Cortland Repertory Theatre opens its summer season with Always a Bridesmaid, which is an, um, unpretentious comedy. That’s another way of saying it is unashamed, which is not the same thing as shameless.
It makes no excuse for being a broad comedy about six broads at five different weddings. It fesses up right away about being a sitcom because one of its three authors was once a scribe for The Golden Girls. There’s not a bit of defensiveness about being derivative or recycling gags that have been knocking around the Internet and can be traced to black-and-white TV and earlier. Without qualms it offers up as original Mark Twain’s 130-year-old wheezer, “Politicians like diapers should be changed often – and for the same reason.” This is a show that’s breaking its back to make you smile, not to contemplate the human condition.
Bridesmaid is the best known of about 15 stage comedies by a productive trio who have been sweeping the Southland like kudzu. Jessie Jones, Nicholas Hope and Jamie Wooten worked widely in all media before forging their fantastically successful operation. Their aim was never Broadway or even off-Broadway. JoHoWo (the friendly corporate nickname) comedies have opened in lots of regional, community and dinner theaters, with 3,500 productions in the United States, and 20,000 worldwide.
The title inverts the pathos in the American adage, Always a bridesmaid, implying closeness to the main attraction at a wedding without achieving top billing one’s self. Here the four main characters are or will get married, but they made a pledge in high school to be bridesmaids for each other’s weddings, come what may. Late in the action comes the confession that they all had hard times getting dates then, and the vow had a certainly wistfulness to it.
Although JoHoWo evidently studied Jack Heifner’s Vanities and Robert Harling’s Steel Magnolias before getting started, they appear to owe something to Jeanie Linders’ Menopause: The Musical. Each of the four main characters is essentially a platform for different kinds of jokes. Much as we are reminded of their binding sisterhood, it’s the differences and the friction between the four that keeps the juices flowing.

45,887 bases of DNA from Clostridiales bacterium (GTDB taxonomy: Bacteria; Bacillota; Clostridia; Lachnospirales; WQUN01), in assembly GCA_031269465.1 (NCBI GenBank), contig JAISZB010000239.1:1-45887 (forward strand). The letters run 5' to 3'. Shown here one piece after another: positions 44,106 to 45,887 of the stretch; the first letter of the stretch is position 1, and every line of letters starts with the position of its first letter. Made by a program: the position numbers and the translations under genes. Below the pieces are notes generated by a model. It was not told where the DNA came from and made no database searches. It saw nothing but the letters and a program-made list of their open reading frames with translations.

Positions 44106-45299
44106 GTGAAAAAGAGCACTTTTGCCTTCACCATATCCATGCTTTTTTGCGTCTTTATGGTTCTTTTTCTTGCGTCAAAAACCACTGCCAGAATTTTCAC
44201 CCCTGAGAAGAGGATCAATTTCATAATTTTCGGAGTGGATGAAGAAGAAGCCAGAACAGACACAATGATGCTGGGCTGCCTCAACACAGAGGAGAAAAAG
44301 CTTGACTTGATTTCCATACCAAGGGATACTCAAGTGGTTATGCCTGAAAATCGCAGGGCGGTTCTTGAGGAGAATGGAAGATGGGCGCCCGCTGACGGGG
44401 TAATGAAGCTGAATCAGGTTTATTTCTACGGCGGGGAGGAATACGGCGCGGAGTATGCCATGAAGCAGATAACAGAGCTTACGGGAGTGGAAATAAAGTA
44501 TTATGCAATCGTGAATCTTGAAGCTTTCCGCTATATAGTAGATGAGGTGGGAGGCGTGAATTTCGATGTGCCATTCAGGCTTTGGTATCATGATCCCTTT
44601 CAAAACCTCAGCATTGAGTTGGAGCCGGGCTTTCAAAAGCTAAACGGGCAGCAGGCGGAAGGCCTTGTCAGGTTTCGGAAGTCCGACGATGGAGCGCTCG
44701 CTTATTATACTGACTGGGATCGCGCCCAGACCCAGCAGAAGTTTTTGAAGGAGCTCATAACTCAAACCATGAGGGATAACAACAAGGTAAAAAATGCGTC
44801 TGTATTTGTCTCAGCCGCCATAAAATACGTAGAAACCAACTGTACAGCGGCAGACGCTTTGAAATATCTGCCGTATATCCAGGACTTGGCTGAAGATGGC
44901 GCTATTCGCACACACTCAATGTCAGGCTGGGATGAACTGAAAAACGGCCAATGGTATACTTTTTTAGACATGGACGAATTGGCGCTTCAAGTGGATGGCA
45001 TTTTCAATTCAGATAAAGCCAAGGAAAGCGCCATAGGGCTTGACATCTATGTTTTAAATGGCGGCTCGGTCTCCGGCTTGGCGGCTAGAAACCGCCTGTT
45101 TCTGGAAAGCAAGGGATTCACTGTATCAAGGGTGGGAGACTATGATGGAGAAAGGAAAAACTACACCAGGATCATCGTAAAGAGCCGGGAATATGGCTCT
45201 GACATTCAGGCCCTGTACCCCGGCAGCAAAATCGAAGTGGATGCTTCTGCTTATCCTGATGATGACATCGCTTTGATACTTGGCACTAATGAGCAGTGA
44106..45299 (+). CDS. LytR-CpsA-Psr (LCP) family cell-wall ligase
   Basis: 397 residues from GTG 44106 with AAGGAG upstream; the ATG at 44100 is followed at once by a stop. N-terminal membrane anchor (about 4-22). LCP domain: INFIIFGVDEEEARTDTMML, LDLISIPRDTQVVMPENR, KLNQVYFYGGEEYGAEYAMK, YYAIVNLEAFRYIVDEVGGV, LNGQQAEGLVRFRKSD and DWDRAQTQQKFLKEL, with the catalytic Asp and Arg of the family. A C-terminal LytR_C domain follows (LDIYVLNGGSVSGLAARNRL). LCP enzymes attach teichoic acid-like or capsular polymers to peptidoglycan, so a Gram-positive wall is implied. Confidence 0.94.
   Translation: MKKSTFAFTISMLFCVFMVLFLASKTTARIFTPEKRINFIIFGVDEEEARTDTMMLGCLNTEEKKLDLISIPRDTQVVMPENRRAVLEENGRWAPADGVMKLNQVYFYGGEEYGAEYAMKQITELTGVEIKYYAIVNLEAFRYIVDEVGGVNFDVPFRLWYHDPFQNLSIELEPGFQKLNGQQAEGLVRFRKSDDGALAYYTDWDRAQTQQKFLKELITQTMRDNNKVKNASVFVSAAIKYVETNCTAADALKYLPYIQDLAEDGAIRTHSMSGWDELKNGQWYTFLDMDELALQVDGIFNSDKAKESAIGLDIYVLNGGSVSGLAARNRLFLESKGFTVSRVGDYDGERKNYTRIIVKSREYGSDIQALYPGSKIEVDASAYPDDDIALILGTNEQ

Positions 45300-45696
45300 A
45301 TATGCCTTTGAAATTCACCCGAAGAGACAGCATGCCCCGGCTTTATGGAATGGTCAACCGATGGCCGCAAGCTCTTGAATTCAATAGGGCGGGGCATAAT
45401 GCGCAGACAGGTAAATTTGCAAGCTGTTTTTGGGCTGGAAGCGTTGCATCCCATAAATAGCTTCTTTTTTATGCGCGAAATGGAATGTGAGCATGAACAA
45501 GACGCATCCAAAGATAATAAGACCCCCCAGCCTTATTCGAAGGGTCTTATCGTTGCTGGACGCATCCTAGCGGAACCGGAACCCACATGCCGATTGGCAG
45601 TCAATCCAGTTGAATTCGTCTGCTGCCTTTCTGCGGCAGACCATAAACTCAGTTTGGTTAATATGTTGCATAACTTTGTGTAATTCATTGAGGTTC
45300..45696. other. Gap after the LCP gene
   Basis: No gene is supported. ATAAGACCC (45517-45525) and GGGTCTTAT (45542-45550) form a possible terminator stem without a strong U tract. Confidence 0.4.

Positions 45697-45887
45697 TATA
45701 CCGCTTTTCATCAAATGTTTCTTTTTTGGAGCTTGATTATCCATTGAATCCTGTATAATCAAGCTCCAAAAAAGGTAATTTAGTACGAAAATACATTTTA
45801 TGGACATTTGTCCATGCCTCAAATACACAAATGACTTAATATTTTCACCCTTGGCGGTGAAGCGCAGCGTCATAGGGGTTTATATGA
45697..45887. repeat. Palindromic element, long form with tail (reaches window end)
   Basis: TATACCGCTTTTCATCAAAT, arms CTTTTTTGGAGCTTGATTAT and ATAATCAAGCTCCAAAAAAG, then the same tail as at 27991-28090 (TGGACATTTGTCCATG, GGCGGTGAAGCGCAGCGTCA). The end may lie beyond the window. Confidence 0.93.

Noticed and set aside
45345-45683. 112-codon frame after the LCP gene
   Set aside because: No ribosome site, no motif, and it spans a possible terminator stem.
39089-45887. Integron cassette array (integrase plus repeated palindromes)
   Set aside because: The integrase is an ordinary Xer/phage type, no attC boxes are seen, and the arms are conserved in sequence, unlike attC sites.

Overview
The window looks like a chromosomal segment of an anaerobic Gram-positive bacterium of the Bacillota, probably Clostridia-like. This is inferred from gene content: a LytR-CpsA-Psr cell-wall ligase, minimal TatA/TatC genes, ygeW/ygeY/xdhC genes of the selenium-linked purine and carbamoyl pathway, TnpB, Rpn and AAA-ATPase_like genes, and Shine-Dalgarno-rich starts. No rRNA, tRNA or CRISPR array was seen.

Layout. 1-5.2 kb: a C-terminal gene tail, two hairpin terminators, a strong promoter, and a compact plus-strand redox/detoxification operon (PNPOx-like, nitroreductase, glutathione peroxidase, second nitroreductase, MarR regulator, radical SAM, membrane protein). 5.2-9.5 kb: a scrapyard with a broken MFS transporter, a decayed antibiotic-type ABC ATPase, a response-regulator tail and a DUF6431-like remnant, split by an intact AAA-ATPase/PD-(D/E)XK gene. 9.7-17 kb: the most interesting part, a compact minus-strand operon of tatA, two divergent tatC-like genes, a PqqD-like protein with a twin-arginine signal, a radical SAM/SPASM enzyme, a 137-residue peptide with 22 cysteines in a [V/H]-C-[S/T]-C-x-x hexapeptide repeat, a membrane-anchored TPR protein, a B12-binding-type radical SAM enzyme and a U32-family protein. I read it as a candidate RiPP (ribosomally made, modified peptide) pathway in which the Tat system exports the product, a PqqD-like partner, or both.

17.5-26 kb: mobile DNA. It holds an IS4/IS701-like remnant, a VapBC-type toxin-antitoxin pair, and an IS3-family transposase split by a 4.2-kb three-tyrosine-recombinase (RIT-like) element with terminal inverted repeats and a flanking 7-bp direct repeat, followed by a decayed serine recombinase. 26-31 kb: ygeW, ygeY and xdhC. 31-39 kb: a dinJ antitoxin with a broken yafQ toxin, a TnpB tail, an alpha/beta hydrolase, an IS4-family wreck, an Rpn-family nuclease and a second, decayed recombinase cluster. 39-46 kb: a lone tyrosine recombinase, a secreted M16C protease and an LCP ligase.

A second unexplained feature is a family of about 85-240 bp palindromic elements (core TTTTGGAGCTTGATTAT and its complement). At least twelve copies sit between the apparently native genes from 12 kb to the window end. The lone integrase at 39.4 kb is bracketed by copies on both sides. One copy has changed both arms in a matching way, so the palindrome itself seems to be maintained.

Only sweet-tempered Libby Ruth (Barbara Bayes) is a securely married stay-at-home, who quotes her husband’s put-downs. Only one is not married at the beginning of the action, the mannish-sounding Charlie (Wendy Bagger), who espouses something like Blue State values (ecology, possibly feminism). Only one emigrated from the North, tall Deedra (single-named Fleece), now a judge. And only one goes through multiple marriages, the manic Monette (Lisa Wright-Mathews), owner of Virginia’s biggest music hall and a shorter edition of big-haired Dolly Parton.
Comic rewards, alas, are not evenly distributed. Monette’s native outrageousness gains her some of the better lines: “Never do anything you’d be embarrassed to explain to the paramedics.” But Wright-Mathews’ fatal tendency to mug just as she gets to the punch lines flattens many of her gifts.
Instead, it’s the two less-favored bridesmaids who keep connecting with their dialogue. Bayes’ Libby Ruth has far more snark than emptiness in her pretty little head, while Bagger’s Charlie scores repeatedly with middling material, like a last-chance nuptial with a bug exterminator.
Bert Bernardi, Cortland Repertory’s go-to director for comedy, takes some welcome liberties with JoHoWo’s conception. Even though the action take place in the probably once-segregated Laurelton Oaks, 20 miles northeast of Richmond, the capital of the Confederacy, Bernardi casts an irrepressible black woman, Debra Thais Evans, as the manager Sedalia. Evans, fondly remembered as Mama Morton in Cortland Repertory’s Chicago (2011) and the Redhouse’s The Color Purple (2014), supplies gilded settings for JoHoWo zircons.
Appearing on the set independently of the five is bride-to-be Kari (Hannah Zilber), who speaks nervously of the entire enterprise. Logistically, Kari is there to provide cover for the others to make the many costume changes, but she also restores some of the joyful anticipation for a wedding that will take place after the curtain.
Speaking of costumes, Jimmy Johansmeyer’s duds for Always a Bridesmaid are the most reliable laugh-getters in this production, especially when the girls are decked out in the worst bridesmaid’s dresses ever.
Always a Bridesmaid is all Southern sweetness. Think of washing down a pecan log with a pitcher of heavily sweetened lemonade.